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House Speaker resigns from his position, Todd Richardson replaces Diehl

The Missouri House has elected Majority Leader Todd Richardson to take over the chamber’s top spot following the resignation of House Speaker John Diehl. Richardson was elected unanimously Friday by Republicans and Democrats.

He was sworn into the office shortly after Diehl resigned Friday, following through on an announcement Diehl had made a day earlier. Diehl has acknowledged exchanging sexually suggestive text messages with a college freshman serving as a Capitol intern.

Diehl apologized again to members Friday morning and received a standing ovation from some members. Others refused to stand.

Those who spoke in his favor called Richardson a man of integrity. Richardson says he hopes the House can get right back to work passing bills.

Richardson addressed the media Thursday night, saying, he’s “interested in reviewing what the intern policy is.”

Diehl also released his statement Thursday afternoon saying, “I’m not going to further jeopardize what we have accomplished this year and what can be accomplished in the future. Therefore, I will be resigning the position of Speaker of the House and the office of State Representative in a way that allows for an orderly transition.”

The Speaker released the statement 24 hours after The Kansas City Star published an article showing sexually charged text messages exchanged between Diehl and a 19-year-old Capitol intern.

The Speaker admitted the allegations in a statement yesterday saying, “I take full responsibility for my actions and am truly sorry to those I let down. I apologize for the poor judgment I displayed that put me and those closest to me in this situation. I also regret that the woman has been dragged into this situation. The buck stops here. I ask for forgiveness. I will begin immediately working to restore the trust of those closest to me, and getting back to the important work that is required in the final days of session.”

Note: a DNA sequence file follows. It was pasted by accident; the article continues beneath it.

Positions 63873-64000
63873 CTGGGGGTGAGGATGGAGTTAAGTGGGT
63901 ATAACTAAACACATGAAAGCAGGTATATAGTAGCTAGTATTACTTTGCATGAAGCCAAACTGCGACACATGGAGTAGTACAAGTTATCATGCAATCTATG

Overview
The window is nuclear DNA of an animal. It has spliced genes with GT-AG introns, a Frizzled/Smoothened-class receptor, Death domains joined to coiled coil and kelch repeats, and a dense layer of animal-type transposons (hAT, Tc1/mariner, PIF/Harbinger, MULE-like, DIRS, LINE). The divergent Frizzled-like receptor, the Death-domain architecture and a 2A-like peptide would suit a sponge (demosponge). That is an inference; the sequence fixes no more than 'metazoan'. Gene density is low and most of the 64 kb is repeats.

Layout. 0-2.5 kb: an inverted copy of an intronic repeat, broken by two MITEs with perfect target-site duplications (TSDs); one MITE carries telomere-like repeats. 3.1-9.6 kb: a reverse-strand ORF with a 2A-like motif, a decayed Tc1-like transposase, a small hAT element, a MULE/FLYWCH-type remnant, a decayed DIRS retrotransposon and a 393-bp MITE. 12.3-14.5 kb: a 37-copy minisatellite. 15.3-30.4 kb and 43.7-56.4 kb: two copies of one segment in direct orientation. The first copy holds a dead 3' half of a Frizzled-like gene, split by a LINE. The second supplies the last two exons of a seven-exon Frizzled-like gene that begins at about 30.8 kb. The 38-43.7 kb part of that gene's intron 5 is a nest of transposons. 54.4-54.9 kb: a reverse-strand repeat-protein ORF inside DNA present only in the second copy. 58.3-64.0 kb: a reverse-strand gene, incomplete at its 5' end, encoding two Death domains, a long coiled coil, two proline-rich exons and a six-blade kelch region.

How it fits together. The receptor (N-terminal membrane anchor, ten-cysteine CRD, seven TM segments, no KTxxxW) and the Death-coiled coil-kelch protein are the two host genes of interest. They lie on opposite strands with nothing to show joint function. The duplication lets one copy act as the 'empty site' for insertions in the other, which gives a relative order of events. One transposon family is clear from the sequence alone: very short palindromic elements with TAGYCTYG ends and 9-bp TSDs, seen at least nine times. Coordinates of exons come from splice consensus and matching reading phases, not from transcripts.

The St. Louis Post Dispatch identifies the intern as 19-year-old Katie Graham, who issued a statement Thursday night in response to the allegations.

The statement reads, “I want to thank everyone who has reached out to me during this difficult time. Your support means a lot. This is extremely difficult for both families, and I hope everyone can begin the healing process. I strongly support the Missouri Capitol internship program, and hope it remains a positive experience for other students in the future.”

Gov. Nixon said Thursday, “Missourians deserve elected officials who reflect their values and comport themselves to the highest standards of integrity. Rep. John Diehl’s resignation from the position of speaker and state representative is an appropriate and necessary step.”

Diehl is not the first Missouri Speaker of the House to face scandal.

Former Republican Speaker of the House Rod Jetton was charged in 2009 with felony assault on a woman. He later pleaded guilty to misdemeanor assault.

The longest serving Missouri House Speaker was Democrat Bob Griffin who served from 1981 until 1995, but in 1998 Griffin was convicted of federal corruption charges. His sentence was commuted by President Bill Clinton in 2001.

After the Diehl resignation, Republicans control the Missouri House 116-44 with one independent and two vacancies.

Lawmakers face a 6 p.m. Friday deadline to pass legislation this year.

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